Browsing named entities in Benson J. Lossing, Pictorial Field Book of the Civil War. Volume 2.. You can also browse the collection for William M. Carr or search for William M. Carr in all documents.

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Benson J. Lossing, Pictorial Field Book of the Civil War. Volume 2., Chapter 6: the Army of the Potomac.--the Trent affair.--capture of Roanoke Island. (search)
liam Halsted, Joseph Brown, Joseph Irlam, Edward Price, Alexander Mack, William Nichols, John Lawson, Martin Freeman, William Dinsmore, Adam Duncan, Charles Deakin, Cornelius Cronin, William Wells, Hendrick sharp, Walter B. Smith, George Parks, Thomas Hayes, Lebbeus Simkins, Oloff Smith, Alexander H. Truett, Robert Brown, John H. James, Thomas Cripps, John Brazell, James H. Morgan, John Smith, James B. Chandler., William Jones, William Doolen, James Smith, Hugh Hamilton, James McIntosh, William M. Carr, Thomas Atkinson, David Sprowle, Andrew Miller, James Martin, William Phinney, John Smith, Samuel W. Kinnard, Patrick Dougherty, Michael Cassidy, George Taylor,,Louis G. Chaput, James Ward, Daniel Whitfield, John M. Burns, John Edwards, Adam McCulloch, James Sheridan, John E. Jones, William Gardner, John Preston, William Newland, David Naylor, Charles B. Woram, Thomas Kendrick, James S. Roan, tree, Andrew Jones, James Seanor, William C. Connor, Martin Howard, James Tallentine, Robert Gr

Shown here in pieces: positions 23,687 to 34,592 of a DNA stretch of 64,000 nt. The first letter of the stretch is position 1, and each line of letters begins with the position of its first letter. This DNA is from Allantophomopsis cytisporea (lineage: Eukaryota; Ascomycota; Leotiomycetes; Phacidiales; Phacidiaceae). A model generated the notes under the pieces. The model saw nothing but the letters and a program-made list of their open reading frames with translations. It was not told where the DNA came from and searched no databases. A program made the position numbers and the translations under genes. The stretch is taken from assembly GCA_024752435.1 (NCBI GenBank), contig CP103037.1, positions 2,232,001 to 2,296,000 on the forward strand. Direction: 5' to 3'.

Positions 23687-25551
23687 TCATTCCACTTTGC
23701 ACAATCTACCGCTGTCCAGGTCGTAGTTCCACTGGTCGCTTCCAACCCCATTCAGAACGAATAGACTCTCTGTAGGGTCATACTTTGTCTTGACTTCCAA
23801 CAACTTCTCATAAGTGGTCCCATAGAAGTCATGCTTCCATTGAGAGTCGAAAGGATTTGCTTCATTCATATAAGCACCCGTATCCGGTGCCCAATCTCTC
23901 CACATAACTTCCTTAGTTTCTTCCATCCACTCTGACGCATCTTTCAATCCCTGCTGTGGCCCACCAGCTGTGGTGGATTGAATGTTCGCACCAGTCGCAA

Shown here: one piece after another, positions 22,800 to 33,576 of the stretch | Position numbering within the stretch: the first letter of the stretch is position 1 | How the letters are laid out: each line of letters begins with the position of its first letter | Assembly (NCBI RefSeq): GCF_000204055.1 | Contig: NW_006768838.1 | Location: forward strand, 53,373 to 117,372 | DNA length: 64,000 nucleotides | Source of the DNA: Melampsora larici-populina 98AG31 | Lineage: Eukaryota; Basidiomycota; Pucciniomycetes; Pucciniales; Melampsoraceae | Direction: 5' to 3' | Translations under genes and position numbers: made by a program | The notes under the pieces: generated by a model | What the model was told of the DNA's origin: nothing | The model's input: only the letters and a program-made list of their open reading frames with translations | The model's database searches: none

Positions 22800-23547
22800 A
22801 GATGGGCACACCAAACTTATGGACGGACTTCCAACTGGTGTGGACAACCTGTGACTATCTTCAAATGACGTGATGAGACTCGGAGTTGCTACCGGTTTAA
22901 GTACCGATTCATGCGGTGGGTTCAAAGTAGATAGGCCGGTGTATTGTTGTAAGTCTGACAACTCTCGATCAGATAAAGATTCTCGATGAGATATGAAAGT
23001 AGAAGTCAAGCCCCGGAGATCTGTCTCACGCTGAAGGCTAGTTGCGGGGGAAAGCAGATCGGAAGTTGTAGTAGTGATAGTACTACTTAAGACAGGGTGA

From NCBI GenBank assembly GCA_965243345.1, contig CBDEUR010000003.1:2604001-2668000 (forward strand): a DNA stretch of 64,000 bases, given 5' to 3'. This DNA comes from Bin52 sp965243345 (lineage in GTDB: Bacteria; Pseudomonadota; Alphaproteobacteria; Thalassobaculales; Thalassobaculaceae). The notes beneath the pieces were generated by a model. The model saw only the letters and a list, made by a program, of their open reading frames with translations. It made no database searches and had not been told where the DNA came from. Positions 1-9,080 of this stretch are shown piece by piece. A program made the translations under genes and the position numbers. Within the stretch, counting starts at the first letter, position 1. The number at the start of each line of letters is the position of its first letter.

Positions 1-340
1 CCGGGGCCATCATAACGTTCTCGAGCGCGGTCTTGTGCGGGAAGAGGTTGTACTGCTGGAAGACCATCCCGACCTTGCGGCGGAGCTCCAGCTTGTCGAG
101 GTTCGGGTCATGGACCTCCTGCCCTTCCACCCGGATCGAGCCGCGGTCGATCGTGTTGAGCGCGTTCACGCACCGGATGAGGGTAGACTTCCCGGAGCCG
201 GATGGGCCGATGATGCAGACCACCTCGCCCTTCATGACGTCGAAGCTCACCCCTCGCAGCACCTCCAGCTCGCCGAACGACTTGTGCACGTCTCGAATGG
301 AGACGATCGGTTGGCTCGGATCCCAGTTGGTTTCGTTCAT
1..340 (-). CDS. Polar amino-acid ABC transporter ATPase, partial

Benson J. Lossing, Pictorial Field Book of the Civil War. Volume 2., Chapter 7: military operations in Missouri, New Mexico, and Eastern Kentucky--capture of Fort Henry. (search)
non, the capital of Laclede County, northeastward of Springfield, early in February, under the chief command of General (late Colonel) S. R. Curtis. These were composed of the troops of Generals Asboth, Sigel, Davis, and Prentiss. In the midst of storms and floods, over heavy roads and swollen streams, the combined forces moved on Springfield Feb. 11, 1862. in three columns, the right under General Davis, the center under General Sigel, and the left under Colonel (soon afterward General) Carr. On the same day they met some of Price's advance, and skirmishing ensued; and on the following day about three hundred Confederates attacked Curtis's picket-guards, but were repulsed. This feint of offering battle was made by Price to enable him to effect a retreat. On the night of the 12th and 13th February. he fled from Springfield with his whole force. Not a man of them was to be seen when Curtis's vanguard, the Fourth Iowa, entered the town at dawn the next morning. There stood the